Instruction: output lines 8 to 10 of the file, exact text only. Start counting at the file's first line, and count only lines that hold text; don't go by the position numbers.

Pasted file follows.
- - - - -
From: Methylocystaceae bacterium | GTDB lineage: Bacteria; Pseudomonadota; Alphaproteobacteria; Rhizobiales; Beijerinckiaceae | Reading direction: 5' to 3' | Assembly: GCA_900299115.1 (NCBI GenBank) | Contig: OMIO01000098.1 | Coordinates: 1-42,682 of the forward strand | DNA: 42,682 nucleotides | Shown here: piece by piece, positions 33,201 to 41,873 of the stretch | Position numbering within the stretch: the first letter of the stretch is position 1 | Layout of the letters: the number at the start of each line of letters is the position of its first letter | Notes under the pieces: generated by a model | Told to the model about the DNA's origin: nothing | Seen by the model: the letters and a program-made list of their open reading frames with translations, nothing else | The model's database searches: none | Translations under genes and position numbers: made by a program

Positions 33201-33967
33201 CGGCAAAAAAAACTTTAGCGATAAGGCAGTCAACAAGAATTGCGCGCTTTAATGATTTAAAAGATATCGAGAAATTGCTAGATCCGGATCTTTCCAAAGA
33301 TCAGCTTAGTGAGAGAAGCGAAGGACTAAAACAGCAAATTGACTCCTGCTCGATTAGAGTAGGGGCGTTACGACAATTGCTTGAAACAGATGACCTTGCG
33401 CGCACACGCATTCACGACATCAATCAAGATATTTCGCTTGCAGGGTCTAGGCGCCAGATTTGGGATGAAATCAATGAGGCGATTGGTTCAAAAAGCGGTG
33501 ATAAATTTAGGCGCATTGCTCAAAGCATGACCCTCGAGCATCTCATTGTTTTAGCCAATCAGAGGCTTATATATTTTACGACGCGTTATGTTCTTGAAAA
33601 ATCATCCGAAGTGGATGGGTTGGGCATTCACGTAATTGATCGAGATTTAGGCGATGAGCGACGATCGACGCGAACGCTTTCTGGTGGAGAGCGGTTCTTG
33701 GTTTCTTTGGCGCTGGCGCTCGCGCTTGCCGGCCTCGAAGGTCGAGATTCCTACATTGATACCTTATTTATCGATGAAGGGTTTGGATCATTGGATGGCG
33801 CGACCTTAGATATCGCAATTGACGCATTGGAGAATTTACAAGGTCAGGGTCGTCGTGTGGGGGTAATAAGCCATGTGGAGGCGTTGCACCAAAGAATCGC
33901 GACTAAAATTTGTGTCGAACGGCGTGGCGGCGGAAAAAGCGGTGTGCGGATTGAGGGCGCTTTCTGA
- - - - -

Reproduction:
33701 GTTTCTTTGGCGCTGGCGCTCGCGCTTGCCGGCCTCGAAGGTCGAGATTCCTACATTGATACCTTATTTATCGATGAAGGGTTTGGATCATTGGATGGCG
33801 CGACCTTAGATATCGCAATTGACGCATTGGAGAATTTACAAGGTCAGGGTCGTCGTGTGGGGGTAATAAGCCATGTGGAGGCGTTGCACCAAAGAATCGC
33901 GACTAAAATTTGTGTCGAACGGCGTGGCGGCGGAAAAAGCGGTGTGCGGATTGAGGGCGCTTTCTGA